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Police empowered to register case against serving army officials: SC

Pakistan on 12 July 2013
Location : Islamabad, Pakistan | Source : Daily Times. Image Source: Flickr Users Koshy Koshy, Isafmedia

ISLAMABAD: In response to the Military Intelligence (MI)’s objection over the superior courts as well as the police’s jurisdiction to proceed against a serving army officer, Supreme Court’s Justice Ejaz Afzal Khan has made it clear that the Criminal Procedure Code (CrPc) or any other law does not restrict police from registering cases against serving armed forces officers.

A two-member bench of the apex court, headed by Justice Jawwad S Kahwaja, made the observation while hearing the petition filed by Abida Malik whose husband Tasif Ali went missing on November 23, 2011 from the Sadiqabad police precinct in Rawalpindi. During the hearing, Ibrahim Satti, the counsel for MI, contended before the bench that the armed forces’ officials were under oath not only to defend the constitution but also to maintain true allegiance to Pakistan. He also stated that former army chief Pervez Musharraf’s oath was not under the constitution.

Satti said that laws related to the Pakistan Army could not be declared as void by the apex court on the basis of fundamental rights. He said actions taken by the armed forced were protected under the constitution and claimed that the armed forces had a special status in the constitution. Upon this, Justice Khawaja remarked that every citizen had a special status in the constitution and everyone was loyal to the state. The counsel said that more than 500 suicide attacks were carried out in the country. Justice Jawwad asked him “I want to know who are these persons (suicide bombers), as I think a huge amount is being spent on intelligence agencies in this regard.” Satti said that these suicide bombers might be the missing persons.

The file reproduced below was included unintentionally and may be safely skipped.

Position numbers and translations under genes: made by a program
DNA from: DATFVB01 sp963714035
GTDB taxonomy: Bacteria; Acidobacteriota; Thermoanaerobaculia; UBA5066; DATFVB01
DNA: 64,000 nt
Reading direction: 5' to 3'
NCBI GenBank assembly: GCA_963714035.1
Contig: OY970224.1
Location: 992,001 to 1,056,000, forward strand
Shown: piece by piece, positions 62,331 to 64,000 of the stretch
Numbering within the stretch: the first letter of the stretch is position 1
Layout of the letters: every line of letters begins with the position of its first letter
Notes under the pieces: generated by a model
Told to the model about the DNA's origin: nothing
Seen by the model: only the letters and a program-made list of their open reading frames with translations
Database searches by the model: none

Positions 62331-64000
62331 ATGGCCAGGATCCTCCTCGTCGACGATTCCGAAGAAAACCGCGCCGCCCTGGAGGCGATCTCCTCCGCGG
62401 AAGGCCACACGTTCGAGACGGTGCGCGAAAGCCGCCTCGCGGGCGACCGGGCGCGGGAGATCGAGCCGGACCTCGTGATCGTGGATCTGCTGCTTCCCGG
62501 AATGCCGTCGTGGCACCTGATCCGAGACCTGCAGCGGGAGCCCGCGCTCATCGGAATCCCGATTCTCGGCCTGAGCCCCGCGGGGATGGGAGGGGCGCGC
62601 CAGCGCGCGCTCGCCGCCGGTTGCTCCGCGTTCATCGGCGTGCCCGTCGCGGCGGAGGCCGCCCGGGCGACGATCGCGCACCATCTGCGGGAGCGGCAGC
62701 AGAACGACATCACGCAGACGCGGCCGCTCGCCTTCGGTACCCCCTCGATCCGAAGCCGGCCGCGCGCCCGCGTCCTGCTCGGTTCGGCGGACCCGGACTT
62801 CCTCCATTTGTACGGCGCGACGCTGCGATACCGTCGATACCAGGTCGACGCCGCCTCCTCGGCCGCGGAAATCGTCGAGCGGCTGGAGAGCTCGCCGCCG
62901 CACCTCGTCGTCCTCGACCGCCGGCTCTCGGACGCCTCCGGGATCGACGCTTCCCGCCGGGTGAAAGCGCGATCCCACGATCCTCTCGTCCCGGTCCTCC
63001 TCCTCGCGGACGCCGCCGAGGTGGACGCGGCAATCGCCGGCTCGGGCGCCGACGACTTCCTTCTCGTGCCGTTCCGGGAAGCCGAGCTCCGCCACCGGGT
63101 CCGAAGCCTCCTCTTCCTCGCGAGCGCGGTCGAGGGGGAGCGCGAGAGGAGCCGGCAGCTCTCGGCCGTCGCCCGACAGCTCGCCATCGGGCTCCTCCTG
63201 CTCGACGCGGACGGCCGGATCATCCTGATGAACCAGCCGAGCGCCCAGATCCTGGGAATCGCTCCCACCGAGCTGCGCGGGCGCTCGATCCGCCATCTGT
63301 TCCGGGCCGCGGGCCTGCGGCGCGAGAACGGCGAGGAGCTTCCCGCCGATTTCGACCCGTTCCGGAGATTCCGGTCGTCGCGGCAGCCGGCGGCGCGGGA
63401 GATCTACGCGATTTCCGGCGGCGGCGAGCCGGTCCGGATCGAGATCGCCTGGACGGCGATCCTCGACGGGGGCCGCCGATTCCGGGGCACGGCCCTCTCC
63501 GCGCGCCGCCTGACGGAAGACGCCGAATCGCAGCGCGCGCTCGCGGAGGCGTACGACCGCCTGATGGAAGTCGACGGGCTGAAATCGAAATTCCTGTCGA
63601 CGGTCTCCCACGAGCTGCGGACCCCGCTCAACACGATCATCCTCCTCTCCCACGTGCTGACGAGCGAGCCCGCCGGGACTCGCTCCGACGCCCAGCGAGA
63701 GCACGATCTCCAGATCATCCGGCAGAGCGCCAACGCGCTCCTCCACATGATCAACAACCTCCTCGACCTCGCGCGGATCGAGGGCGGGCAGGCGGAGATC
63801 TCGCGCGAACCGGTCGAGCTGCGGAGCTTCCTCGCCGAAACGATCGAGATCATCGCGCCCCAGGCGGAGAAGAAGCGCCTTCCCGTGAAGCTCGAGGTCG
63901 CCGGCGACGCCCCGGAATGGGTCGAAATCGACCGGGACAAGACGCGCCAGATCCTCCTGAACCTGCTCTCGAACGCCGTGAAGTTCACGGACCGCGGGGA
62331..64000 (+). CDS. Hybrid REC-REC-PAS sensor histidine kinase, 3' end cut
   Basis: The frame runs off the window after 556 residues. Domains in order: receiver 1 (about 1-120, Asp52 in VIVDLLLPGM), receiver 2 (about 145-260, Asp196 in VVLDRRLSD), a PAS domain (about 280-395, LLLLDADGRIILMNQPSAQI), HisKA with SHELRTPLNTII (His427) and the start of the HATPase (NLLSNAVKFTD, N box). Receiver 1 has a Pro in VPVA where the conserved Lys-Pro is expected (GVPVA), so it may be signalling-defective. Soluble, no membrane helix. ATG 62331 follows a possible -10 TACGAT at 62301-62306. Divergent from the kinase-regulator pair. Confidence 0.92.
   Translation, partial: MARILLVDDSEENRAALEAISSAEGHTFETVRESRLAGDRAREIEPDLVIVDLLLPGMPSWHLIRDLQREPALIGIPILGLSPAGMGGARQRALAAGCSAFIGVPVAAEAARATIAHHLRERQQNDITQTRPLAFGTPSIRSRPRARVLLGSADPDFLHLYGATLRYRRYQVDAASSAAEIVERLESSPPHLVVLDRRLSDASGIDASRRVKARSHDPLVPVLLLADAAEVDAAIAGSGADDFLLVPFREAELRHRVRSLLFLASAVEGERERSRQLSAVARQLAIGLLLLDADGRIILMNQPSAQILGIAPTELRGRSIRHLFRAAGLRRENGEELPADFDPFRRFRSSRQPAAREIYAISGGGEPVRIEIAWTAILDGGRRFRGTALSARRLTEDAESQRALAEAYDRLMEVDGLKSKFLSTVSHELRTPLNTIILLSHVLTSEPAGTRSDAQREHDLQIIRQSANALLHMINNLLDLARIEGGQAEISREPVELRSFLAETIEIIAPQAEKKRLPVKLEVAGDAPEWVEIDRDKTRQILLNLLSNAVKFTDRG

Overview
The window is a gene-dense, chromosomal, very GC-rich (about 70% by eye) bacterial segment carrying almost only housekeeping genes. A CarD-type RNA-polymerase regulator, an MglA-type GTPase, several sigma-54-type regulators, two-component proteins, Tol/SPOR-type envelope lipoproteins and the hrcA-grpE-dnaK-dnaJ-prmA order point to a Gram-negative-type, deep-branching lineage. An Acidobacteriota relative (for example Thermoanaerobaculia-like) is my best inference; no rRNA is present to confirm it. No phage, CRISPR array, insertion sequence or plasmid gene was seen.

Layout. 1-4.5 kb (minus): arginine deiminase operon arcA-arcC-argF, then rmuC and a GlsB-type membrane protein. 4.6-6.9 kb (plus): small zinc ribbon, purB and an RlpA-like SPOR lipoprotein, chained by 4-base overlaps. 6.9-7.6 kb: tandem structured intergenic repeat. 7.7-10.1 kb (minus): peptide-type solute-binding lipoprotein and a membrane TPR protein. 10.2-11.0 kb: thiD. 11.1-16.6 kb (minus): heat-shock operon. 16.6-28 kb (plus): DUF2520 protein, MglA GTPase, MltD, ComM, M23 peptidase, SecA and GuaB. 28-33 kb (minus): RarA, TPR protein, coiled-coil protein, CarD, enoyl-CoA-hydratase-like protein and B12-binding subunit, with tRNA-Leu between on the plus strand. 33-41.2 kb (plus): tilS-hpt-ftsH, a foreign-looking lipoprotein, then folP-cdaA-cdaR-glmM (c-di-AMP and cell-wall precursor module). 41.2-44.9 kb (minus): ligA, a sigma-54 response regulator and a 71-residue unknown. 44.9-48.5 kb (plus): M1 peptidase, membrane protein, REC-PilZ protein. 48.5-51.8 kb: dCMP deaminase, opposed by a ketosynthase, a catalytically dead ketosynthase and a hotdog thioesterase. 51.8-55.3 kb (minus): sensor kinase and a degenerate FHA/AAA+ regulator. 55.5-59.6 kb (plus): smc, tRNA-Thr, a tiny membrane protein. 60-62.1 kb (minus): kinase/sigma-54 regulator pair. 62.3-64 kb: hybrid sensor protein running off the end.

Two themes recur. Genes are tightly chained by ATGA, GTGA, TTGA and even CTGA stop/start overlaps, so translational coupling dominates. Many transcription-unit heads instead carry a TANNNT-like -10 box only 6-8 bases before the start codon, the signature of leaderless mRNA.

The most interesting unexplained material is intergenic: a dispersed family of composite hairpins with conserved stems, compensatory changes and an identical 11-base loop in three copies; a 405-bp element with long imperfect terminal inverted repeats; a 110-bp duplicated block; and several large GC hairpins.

He also referred to the Article 63(1) G, which says that a person would be disqualified from the membership of the national or provincial assembly if he criticises the army and higher judiciary, defames or brings into ridicule the judiciary or the armed forces of Pakistan. The counsel contended that applications about the missing persons in the commission and the Supreme Court were ridiculing the army. The armed forces’ officials, he added, were protecting the borders of the country. Upon this, the court told him that they were being paid for this duty. 

Justice Khawaja also said that the court was more concerned about the integrity of the Pakistan Army; therefore, it had expressed concern over the United Nations Working Group on Enforced Disappearances in Islamabad, which raised the issue of the detention of one missing person by spy agencies. “How can we allow UN office to malign our intelligence agencies, therefore we have taken this matter seriously,” he remarked. The hearing of the case was adjourned until today (Friday) and the counsel for the MI would continue his arguments. Likewise, Attorney General of Pakistan Muneer A Malik will also submit his formulations about this law point. 

The court also observed that it is an important question and in this case it would decide what the law says about the jurisdiction of apex court as well as police regarding armed forces’ officials. Meanwhile, touching scenes were witnessed in the courtroom when a visitor revealed the miserable condition of his brother who has been detained in internment centre of Lakki Marwat. Ziaullah told the bench that his detained brother Safiullah had informed him that they were given only one bread (roti) a day. “After seeing my brother in a miserable condition, I wish I had not met him,” he added. Upon this, Justice Ejaz Afzal asked Additional Attorney General of Pakistan Tariq Khosa why do they don’t ask the internment centres’ authorities to abide by the law as it is their duty to provide basic facilities to the detainees under the law.

The court hinted at passing an order for the production of the detained people before the bench so it could examine their condition and issue appropriate order. It also sought a comprehensive plan from the federal government about missing persons being detained in internment centres, on July 17.

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